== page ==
The Power in Numbers

“Welcome to a student author, who paints a vivid picture, indeed!”

8:00 A.M…A time of day that previously had brought smiles and laughter to the faces of the students at Katahdin High School.  In past years, the halls at KHS have been teeming with smiles, laughter, and happiness shared between nearly all of the students, and the staff that had became almost like a second family to many students.  Katahdin High School has always carried a great reputation for the positive atmosphere brought forth by the work of the faculty, administration, and the students in collaboration.  That is until now. Currently, those smiles are far and few between.  The bell indicating that it is time for Block 1 classes to begin brings forth sighs from many of the students. To many, school is not a happy place anymore. Seeing my fellow peers expressing hate towards school pains me.  No student should be led to “hate” their school. However, morale is  extremely low, and I personally don’t see it going anywhere but down in the next few months. What exactly has caused this immense change in our school’s atmosphere? Let’s take a look.

These are  issues that are coming from a student of which I feel, and those of which my peers have expressed. The number one issue that the student body feels is that the Board and administration is more concerned about technology than the quality of our education. Let’s face it, I have heard of only one student who likes their iPad. This young lady was completely outnumbered by a high percentage of students who feel as though, “Teachers and administration should have to type a 1500 word research paper on a touch keyboard.” Technology is a wonderful thing. However, spending precious money on technology advancements when we are lacking basic tools for our math programs, and many fillers in our program of studies is devastating to a student.  You aren’t going to improve your math, English, and Reading scores directly by handing a student an iPad. I do see good intentions with this development, but iPads were just a poor choice of investment.

What happened to that “second family” that the faculty resembled? On the first student day, more than half of the teachers and staff members were strangers. With talks of consolidation striking at the end of last year, job security and morale took a plunge. As a student, we are adjusting to the new staff members. We do worry over the fact that more are already planning on moving or looking at new jobs for the next year. This staff change is becoming “the norm” for the beginning of the school year. Adjusting to brand new teachers each year is a difficult task. This is a prime example of why as students, teachers, parents, and community members, we need to fight to secure the future of our schools. The RSU isn’t going to cut it.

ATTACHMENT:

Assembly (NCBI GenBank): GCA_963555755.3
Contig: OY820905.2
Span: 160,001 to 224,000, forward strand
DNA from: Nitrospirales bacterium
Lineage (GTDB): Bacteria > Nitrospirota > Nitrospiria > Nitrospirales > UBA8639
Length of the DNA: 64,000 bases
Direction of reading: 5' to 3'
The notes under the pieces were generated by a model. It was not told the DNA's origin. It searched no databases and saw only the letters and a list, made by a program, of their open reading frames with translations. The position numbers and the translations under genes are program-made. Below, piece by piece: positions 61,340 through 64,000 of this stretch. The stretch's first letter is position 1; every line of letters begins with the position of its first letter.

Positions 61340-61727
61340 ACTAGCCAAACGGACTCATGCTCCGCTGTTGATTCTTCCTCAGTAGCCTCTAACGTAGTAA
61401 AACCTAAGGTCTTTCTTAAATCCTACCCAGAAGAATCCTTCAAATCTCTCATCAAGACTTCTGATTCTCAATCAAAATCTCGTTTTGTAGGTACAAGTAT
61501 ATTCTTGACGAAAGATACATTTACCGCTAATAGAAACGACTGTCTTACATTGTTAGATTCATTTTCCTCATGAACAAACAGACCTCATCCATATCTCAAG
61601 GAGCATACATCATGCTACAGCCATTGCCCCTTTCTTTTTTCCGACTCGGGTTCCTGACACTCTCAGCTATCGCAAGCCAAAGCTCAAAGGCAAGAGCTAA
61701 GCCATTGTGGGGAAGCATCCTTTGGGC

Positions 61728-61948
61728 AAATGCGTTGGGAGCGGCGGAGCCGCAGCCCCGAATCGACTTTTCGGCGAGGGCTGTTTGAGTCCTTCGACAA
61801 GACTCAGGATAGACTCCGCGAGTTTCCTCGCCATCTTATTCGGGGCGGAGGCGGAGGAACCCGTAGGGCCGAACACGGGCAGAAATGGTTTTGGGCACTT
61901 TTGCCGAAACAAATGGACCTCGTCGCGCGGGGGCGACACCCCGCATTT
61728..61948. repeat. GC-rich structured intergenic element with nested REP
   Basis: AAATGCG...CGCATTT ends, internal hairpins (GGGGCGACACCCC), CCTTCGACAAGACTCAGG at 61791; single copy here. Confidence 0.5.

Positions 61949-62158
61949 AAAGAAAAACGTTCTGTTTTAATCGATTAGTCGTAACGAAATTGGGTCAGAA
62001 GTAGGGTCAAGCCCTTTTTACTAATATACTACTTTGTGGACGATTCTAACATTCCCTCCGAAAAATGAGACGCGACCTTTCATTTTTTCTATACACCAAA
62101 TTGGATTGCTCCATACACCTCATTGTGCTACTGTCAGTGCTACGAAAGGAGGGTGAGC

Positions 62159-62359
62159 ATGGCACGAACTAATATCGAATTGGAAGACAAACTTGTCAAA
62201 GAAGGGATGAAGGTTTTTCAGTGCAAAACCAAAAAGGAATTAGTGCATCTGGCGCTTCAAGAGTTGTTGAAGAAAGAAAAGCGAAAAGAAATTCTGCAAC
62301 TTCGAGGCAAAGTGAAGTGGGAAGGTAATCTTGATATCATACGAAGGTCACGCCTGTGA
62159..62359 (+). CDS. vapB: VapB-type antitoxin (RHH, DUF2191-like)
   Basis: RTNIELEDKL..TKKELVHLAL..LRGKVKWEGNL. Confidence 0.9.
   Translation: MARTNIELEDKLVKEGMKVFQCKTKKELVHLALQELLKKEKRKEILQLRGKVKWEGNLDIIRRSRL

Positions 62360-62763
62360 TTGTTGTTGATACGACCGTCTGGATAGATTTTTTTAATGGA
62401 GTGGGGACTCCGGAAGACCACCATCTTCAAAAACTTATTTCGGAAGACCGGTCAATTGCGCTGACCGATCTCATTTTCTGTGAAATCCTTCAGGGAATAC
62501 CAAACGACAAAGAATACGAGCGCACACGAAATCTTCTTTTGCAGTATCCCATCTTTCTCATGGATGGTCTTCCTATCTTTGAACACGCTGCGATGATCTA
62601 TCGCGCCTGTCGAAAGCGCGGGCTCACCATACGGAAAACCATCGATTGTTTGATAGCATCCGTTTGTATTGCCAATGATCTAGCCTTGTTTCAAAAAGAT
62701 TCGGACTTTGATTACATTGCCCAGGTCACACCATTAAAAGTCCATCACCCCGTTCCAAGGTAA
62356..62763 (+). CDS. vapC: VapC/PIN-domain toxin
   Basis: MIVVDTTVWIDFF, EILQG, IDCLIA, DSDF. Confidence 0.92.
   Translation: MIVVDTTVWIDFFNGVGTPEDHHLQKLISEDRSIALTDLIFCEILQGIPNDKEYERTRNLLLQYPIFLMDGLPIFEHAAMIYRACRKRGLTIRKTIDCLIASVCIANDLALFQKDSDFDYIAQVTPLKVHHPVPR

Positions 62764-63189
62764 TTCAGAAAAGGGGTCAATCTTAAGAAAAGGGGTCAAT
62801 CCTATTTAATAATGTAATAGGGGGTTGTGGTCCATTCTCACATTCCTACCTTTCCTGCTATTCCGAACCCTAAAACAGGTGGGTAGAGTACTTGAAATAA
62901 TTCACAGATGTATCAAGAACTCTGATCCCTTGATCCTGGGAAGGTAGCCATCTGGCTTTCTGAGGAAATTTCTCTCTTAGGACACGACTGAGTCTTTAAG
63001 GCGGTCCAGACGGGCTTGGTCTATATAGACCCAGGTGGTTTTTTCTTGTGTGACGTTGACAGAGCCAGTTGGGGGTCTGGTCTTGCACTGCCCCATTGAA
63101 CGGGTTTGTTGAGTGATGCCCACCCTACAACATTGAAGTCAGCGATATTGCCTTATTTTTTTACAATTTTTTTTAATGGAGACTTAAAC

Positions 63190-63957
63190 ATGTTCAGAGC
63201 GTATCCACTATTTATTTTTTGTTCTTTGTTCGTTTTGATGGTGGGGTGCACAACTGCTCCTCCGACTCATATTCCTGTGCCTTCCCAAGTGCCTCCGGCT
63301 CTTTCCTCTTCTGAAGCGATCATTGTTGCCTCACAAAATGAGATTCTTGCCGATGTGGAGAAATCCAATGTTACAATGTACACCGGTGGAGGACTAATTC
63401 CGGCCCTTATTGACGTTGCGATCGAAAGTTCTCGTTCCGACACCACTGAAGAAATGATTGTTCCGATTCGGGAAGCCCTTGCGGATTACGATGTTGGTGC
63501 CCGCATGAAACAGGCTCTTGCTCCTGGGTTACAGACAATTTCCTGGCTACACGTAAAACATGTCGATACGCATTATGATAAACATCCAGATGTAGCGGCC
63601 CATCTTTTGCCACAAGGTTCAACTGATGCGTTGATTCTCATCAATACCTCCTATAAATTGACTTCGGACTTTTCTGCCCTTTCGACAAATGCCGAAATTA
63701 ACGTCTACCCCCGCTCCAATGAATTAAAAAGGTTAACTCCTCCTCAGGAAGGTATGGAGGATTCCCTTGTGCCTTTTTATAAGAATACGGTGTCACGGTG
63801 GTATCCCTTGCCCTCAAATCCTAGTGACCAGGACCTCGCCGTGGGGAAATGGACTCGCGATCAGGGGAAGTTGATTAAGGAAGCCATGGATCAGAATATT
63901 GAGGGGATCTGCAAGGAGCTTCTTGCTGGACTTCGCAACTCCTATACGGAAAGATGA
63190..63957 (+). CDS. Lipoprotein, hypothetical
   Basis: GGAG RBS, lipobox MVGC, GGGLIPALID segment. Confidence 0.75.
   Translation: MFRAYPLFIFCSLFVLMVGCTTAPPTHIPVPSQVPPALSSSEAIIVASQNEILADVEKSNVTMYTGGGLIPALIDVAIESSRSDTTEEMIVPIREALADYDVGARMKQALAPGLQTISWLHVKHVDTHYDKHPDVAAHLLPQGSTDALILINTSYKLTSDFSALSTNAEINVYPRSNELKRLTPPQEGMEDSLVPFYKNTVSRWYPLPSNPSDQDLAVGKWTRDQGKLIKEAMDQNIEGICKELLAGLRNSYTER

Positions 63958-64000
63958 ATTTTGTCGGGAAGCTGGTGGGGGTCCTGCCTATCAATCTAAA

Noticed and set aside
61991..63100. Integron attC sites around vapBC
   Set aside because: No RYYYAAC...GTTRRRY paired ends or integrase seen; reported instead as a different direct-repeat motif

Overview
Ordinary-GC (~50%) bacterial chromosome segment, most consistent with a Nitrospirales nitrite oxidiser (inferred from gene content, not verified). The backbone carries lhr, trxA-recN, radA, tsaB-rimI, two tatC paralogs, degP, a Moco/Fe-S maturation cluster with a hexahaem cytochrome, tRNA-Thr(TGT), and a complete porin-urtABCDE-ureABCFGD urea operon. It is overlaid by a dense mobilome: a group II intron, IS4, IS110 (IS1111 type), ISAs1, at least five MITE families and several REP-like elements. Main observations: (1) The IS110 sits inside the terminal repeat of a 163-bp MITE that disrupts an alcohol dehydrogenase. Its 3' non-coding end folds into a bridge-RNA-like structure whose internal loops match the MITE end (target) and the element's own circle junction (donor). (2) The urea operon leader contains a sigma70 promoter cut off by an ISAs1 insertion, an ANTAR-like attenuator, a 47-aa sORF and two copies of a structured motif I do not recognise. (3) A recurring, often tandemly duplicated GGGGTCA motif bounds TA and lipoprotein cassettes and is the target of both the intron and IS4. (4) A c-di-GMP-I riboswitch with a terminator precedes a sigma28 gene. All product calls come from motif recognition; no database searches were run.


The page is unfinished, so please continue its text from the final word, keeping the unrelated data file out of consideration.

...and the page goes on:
While there are many other reasons for which these changes are harsh, there are too many to list. The students of our school district have quite frankly lost all faith in the school board, superintendent, and administration. Their promises haven’t been kept, and they have done just the opposite of what they said they would do…fix the current recurring problems.  Instead, they have only created more. The superintendent has even gone far enough as to lie in front of students. Our “trusted elders” are not acting like professionals. This school district needs change, and the only way that it will happen is if the students, community, and faculty gather together and fight for the education that the students deserve.  Simply by voicing your opinion at a board meeting, you can help to fight against these issues.  As a whole, we can and WILL win. Get the word out! It may take time, but the outcome will be well worth it.

If you haven’t already voiced your opinion, please take the time to do this quick survey…

Thank you

10 responses to “The Power in Numbers

  1. Well said!!


  2. The decline in my children’s education is very frustrating. The trend towards too much technology at the expense of focusing on good math skills, English, critical thinking is Just dumbing down education further. The expectations are low for students and they are not challenging them. Administration puts in foolish policies and is inconsistent in discipline. It seems to me there is too much bureaucracy and no enough focus on what is important, inspiring our children to be lifelong learners and have a drive to succeed in the future.